Surprisingly, the newest item on my likes list is providing SMS-based text reference service to mobile phone users. For the past six months, I have been one of many volunteer service providers for the Info Quest (IQ) collaborative reference service (http://www.myinfoquest.info). When I first signed up to be a service provider, my hunch was that actually providing the service would gradually drift onto my dislikes list. I have been pleasantly surprised by the joy of text. Read More »
Submitted by Richard Wallis on December 15, 2009 - 6:15am
Our guest for this show is Meredith Farkas, Author of the book “Social Software in Libraries”. A couple of years after publishing her book, Meredith has become a little jaded about the way libraries are using social software, with some libraries seeing it as a magic wand for community building and engaging with their users. This chimed well with the thoughts of the Gang, who were drawn to the conclusion that like most software, it is just a tool. How you use a tool to communicate with your users, is far more important than the tool itself. Librarians wondering why their blog posts are not receiving comments, should be checking their content for comment-ability. Read More »
Submitted by Tom Peters on December 9, 2009 - 11:51am
When it comes to blind and low-vision members of our society, the stakes of the digital information revolution may be higher for than for the sighted population. Once a text has been created in or converted to a digital format, the accessibility options blossom and bloom, at least in theory.
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Submitted by Daniel A. Freeman on December 7, 2009 - 4:47pm
When it comes to the modern ILS, customization is all the rage. Marshall Breeding addresses this trend in the December issue of Library Technology Reports:
Over the last few years, Web services and the service-oriented architecture (SOA) have become dominant themes in IT across many industries. Web-based computing, service-orientation, and cloud computing increasingly displace the client/server approach favored by libraries in the past.
In library automation, one major trend involves evolving or rebuilding automation systems to adopt this new approach to software. Purveyors of both open source and proprietary library automation products increasingly emphasize the ways in which they embrace openness, support application programming interfaces (APIs), or implement Web services.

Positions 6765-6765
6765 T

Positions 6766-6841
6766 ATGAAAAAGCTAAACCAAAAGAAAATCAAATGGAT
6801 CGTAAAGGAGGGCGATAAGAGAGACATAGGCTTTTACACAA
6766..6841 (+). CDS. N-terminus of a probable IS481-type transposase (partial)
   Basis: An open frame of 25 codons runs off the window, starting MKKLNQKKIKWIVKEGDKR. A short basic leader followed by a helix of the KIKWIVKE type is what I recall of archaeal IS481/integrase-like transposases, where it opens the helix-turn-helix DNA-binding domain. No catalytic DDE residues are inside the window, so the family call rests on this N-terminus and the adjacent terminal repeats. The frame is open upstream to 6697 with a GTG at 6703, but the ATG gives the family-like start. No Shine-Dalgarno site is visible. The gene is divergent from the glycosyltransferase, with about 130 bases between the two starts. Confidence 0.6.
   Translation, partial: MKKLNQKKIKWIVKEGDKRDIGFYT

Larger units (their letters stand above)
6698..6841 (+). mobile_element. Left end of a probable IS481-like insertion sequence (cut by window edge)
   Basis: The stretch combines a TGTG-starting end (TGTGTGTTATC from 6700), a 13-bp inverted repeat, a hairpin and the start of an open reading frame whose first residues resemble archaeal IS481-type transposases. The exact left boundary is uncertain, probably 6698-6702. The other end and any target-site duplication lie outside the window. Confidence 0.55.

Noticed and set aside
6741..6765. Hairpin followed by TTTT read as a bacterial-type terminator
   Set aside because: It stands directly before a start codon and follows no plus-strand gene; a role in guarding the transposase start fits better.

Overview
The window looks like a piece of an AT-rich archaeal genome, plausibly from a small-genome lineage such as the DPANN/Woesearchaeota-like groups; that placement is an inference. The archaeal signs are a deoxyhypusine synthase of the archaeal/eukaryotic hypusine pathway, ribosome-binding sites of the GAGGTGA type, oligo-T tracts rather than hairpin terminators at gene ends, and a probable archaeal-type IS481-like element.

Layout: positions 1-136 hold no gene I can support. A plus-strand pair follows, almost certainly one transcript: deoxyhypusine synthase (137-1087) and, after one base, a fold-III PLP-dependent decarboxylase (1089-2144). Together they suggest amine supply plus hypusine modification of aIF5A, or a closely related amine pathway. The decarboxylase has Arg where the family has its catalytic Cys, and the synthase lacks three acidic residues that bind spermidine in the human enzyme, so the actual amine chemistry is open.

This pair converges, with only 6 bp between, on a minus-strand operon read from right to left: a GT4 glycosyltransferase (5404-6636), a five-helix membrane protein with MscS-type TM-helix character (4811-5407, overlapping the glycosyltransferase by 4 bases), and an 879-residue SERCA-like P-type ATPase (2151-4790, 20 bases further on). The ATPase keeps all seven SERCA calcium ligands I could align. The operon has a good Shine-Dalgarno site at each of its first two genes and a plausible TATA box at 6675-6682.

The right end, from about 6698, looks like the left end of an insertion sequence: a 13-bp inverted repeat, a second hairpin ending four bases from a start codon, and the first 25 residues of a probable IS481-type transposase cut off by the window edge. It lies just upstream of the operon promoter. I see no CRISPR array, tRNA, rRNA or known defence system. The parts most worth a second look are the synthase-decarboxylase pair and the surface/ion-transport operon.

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Submitted by Kate Sheehan on December 4, 2009 - 11:54am
What do four-year olds know that three-year olds don’t? In college, I took a class on linguistics that focused on brain development. The professor told us about an experiment done with small children. The children are told a story about Billy and his father baking a cake and leaving it in the cupboard to cool. Billy goes outside to play and while he’s outside, his father moves the cake to the fridge. When Billy comes back in, where will he look for the cake? The three year olds say he will look in the fridge, while the four year olds know that Billy will look in the cupboard.
Although we start to understand how to put ourselves into another’s shoes at age four, it’s a skill we continue to hone for the rest of our lives. It’s a fundamental part of a reference interview; when we ask our patrons about what they’re asking us, we’re probing to find out where they think the cake is. It’s a tough question to keep asking. We all drift towards assuming our experiences, perspective, and understanding of the world are shared and easily grasped. We know where Billy will look for the cake, but how often do we assume that local practice is common to all libraries?
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Submitted by Cindi Trainor on December 2, 2009 - 10:50am
It’s been my experience as a librarian responsible for supporting and implementing technology that I spend more time on the “technology” bit rather than the “librarian” bit. You know, the things people think that one would do as a librarian--dealing with books, their use, and their longevity. Your mileage may vary, of course, and I think the percentages spent doing one or the other will vary with each organization and position. So how can librarians like me, who might be focused solely on the implementation and support of technology, feed our inner librarians?